The 13th century saw the reappearance of the Ogdoadic Tradition in Italy under the guise of the esoteric society known as the Fideli d’Amore. The Florentine family of Cavalcanti was essential to the development of this society, and made notable contributions to the Western Mystery Tradition not only through their own lives and work but also those they initiated into the folds of the Fideli d’Amore. Among these were Dante Alighieri (c. 1265-1321 CE), who was introduced to the society by the poet Guido Cavalcanti, and the renowned philosopher and mystic, Marsilio Ficino (1433-1499 CE), who was received into the same at the hands of Giovanni Cavalcanti. This last was confirmed by Ficino’s own written testimony.[5][unreliable source?]

Renaissance

The 15th century marked a special time with regard to the Ogdoadic Tradition. In Florence, a council of the Christian Churches of the East and West was organized, at which Gemistus Pletho (1355-1452 CE) was present as one of the specialists then called for. Pletho was not only a Greek philosopher but an initiate of the Ogdoadic Tradition who brought the esoteric current with him to Florence. Publicly, he was responsible for handing over to Cosimo de Medici (1389-1464 CE), unofficial leader of the Republic of Florence, the ancient texts associated with the Tradition. In private, however, he initiated the group that worked at the Villa Careggi into the initiatic mysteries of the Neoplatonic tradition as well as Theurgy. The Villa Careggi had been provided by Cosimo de Medici in an attempt to found a “new Platonic academy”. Marsilio Ficino, who was also initiated into the Fideli d’Amore, was appointed as head of the new academy, after which he began the translation of Plato’s works into Latin alongside the Enneads of Plotinus, other Neoplatonic texts, and the collection known as the Corpus Hermeticum.[6][7][8][9][10][11][12][13] The initiation of the group that met at the Villa Careggi by Pletho was a momentous event marking the first rebirth of the Ogdoadic Tradition.

The Careggi Circle’s work in the early days of the Renaissance was to have enormous ramifications, the influence of which may still be observed. Scholars, poets, and philosophers came to its doorstep in the hopes of receiving initiation or converse with its members. Among those influenced to great extent by the initiates of the Careggi Circle were Johann Reuchlin (1455-1522 CE), the pioneer German Qabalist, and Erasmus (1466-1536 CE), the Dutch humanist who was instrumental in spreading Renaissance learning throughout Europe.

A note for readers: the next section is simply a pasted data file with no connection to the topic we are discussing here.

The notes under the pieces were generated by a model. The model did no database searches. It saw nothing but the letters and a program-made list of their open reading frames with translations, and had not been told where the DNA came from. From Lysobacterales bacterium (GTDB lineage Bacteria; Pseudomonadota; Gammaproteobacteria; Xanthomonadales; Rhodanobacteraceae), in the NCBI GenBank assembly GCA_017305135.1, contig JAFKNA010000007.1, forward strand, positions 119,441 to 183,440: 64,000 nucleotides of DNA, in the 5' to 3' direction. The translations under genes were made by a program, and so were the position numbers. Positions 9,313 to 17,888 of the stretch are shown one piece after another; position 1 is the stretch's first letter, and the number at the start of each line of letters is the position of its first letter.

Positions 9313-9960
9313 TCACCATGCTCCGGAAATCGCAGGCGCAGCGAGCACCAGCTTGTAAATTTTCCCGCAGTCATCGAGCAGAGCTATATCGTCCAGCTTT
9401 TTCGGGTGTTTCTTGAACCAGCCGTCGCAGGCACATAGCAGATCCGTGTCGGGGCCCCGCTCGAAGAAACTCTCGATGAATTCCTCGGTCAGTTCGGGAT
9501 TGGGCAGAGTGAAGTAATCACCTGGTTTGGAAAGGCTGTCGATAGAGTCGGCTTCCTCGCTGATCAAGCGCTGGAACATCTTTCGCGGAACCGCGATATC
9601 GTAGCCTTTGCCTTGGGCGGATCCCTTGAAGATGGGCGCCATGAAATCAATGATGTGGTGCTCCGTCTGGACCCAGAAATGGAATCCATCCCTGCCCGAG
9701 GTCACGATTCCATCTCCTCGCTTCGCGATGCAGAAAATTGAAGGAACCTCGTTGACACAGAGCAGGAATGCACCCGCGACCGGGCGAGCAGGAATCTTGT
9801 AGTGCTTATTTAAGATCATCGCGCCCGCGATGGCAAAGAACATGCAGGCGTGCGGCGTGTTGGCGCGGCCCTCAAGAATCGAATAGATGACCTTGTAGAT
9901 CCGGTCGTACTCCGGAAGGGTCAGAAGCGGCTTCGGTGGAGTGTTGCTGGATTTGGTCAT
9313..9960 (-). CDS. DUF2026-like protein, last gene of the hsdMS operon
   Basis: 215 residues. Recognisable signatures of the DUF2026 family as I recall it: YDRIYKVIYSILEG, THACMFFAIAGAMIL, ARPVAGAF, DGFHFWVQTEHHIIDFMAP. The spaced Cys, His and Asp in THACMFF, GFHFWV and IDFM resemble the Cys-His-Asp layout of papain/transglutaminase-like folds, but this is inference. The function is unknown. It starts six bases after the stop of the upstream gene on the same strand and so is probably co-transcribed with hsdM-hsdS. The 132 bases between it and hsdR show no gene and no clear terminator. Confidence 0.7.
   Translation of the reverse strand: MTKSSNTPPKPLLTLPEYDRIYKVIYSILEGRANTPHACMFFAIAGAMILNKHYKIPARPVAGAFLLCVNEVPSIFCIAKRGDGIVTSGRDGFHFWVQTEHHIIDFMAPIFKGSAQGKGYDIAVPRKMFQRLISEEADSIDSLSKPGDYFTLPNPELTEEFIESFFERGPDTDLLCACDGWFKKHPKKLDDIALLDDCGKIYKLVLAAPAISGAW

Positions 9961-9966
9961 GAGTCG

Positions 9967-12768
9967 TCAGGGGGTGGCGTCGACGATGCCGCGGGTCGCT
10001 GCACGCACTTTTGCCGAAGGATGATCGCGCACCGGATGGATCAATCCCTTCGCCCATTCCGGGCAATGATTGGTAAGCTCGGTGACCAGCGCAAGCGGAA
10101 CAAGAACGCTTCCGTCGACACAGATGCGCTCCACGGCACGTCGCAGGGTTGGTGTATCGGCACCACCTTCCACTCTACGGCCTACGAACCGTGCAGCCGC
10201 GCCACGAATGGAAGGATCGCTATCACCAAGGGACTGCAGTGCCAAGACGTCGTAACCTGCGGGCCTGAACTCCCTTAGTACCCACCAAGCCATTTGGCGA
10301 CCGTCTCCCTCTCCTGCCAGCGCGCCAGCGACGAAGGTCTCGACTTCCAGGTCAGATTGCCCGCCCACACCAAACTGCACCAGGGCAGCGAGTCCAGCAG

17th, 18th, and 19th centuries

The 17th century saw the appearance of the Order of the Helmet, which has been associated with the figure of Sir Francis Bacon (1561-1626 CE) as well as several others. The literature that was produced by members of this society was to be of great influence, inspiring individuals with yearning for the Mysteries up to this very day.

It was succeeded during the 18th century by the Societas Rotae Fulgentis (i.e., “Society of the Blazing Wheel”). It was one of a number of “antiquarian” and “folklore” societies that yet existed in England in the late 19th century, chronicling curiosities and pursuing their own chosen researches. The Societas Rotae Fulgentis restored the link with the last Neoplatonic initiates, heirs to the ancient Ogdoadic Tradition transmitted by Gemistus Pletho. In 1897, out of the inner circle of the Societas Rotae Fulgentis was born Ordo Aurum Solis, in which the "Golden Chain of Adepts" has been preserved and continued up to the present.[citation needed]